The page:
"It really doesn't matter where we play," he said. "We just have to play the best possible, whether it's in front of 15,000 people or back home on Ashbridges Beach (on Toronto). It's still the same for us."
Both the Canadian men and women open on the weekend against host Britain.
"It's going to be loud," said Reader.
"It's not like we haven't been in a hostile environment," added partner Josh Binstock of Toronto.
The Canadian men had to win in Mexico to get Canada an Olympic spot.
"There were a few thousand Mexicans fans yelling not the nicest things at us," said Binstock. "But we relish that. I love playing the spoiler, I love being the bad guy. Of course, I love being supported and loved but either way it's fun having that pressure on us."
After Mexico, the duo had to defeat a rival pair to book their ticket to London.
Given that happened July 14 for both pairs, it made for a whirlwind week before the men headed to Austria to refocus on the Games.
"Literally the moment after we won, we were just getting pulled (from all sides)," said Binstock. "And that lasted for the whole week. I don't remember just sitting down and enjoying a meal the whole week."
The Canadian men are selling London Calling beach towels to raise funds for their volleyball campaign.
"A lot of people are buying towels and showing their support, so it's really motivating and inspiring for us," said Binstock.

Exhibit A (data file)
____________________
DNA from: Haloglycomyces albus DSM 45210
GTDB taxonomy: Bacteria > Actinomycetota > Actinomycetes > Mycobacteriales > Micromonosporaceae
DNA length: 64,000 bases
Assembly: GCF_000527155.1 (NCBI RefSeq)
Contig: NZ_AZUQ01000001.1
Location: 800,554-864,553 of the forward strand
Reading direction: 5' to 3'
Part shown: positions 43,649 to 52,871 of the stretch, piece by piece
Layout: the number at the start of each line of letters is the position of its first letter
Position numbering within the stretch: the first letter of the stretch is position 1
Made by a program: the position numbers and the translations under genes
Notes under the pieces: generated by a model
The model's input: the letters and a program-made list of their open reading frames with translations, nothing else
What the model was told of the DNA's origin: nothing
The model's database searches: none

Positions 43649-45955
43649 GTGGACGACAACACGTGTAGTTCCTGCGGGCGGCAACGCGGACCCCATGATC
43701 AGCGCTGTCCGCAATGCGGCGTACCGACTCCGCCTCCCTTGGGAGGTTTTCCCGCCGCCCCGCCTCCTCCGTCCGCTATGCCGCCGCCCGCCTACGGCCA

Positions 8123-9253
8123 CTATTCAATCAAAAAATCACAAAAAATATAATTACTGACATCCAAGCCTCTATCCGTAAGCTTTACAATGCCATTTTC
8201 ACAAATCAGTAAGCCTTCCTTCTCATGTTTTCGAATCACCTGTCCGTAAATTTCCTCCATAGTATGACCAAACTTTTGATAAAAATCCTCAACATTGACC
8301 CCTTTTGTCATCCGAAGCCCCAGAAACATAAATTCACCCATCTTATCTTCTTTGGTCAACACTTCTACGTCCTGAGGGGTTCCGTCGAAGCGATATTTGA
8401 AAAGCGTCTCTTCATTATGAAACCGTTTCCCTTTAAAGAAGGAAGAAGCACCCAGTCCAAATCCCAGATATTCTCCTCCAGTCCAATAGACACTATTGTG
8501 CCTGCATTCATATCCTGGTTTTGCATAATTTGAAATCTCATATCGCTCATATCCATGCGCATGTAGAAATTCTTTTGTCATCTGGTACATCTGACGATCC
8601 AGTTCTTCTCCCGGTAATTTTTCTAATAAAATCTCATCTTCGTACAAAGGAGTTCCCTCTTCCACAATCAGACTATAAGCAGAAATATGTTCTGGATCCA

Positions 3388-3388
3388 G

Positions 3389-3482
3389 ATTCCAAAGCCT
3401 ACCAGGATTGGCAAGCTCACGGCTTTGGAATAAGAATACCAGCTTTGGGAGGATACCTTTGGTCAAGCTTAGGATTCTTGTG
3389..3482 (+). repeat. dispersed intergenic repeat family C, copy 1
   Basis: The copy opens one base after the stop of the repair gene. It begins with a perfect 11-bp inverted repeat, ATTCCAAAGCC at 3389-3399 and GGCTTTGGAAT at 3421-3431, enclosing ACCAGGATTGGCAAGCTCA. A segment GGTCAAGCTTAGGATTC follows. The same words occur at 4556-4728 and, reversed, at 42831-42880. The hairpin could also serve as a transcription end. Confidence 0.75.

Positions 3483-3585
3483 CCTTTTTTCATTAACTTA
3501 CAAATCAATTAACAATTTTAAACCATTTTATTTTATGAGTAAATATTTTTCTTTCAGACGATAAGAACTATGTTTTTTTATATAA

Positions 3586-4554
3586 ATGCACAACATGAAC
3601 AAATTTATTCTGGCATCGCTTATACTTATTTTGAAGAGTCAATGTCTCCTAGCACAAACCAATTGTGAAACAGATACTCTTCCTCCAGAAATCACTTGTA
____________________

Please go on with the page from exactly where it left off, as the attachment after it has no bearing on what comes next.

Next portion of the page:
Lessard is also no stranger to helping pay the bills.
She won the $50,000 first prize in the Quebec TV reality show "Defie des Champions," which features top athletes doing Cirque du Soleil-like performances. Lessard performed a double trapeze act.
She plowed the winnings back into her sport.
"This prize is going to help me get to the Olympics," she said at the time.
Martin, from Sherbooke, Que., is the only one of the four with Olympic experience. She was fifth at the Athens Games.
Canada's lone beach volleyball medal at the Games came in 1996, when John Child and Mark Heese won a bronze in the inaugural Olympic tournament in Atlanta.
The Olympic playing field is a level one for the Canadians, who benefit from the fact that powerhouse countries like Brazil can only enter two teams in each of the men's and women's draws.
Binstock and Reader are in Pool F with John-Garcia Thompson and Steven Grotowski of Britain (ranked 41st on the World Tour), Pedro Cunha and Ricardo Santos of Brazil (No. 3) and Tarjei Skarlund and Martin Spinnangr of Norway (No. 20).
The Canadians are ranked 41st on the circuit.
The 52nd-ranked Lessard and Martin are in Pool F as well with Zara Dampney and Shauna Mullin of Britain (No. 46), Greta Cicolari and Marta Menegatti of Italy (No. 5) and Ekaterina Khomyakova and Evgenia Ukolova of Russia (No. 30).
The top two in each group advance to the knockout first round stage along with the two best third-place teams. The remaining four third-place teams will then play off to see which pairs fill the final two places in the first round.
For more info on the London Calling towel: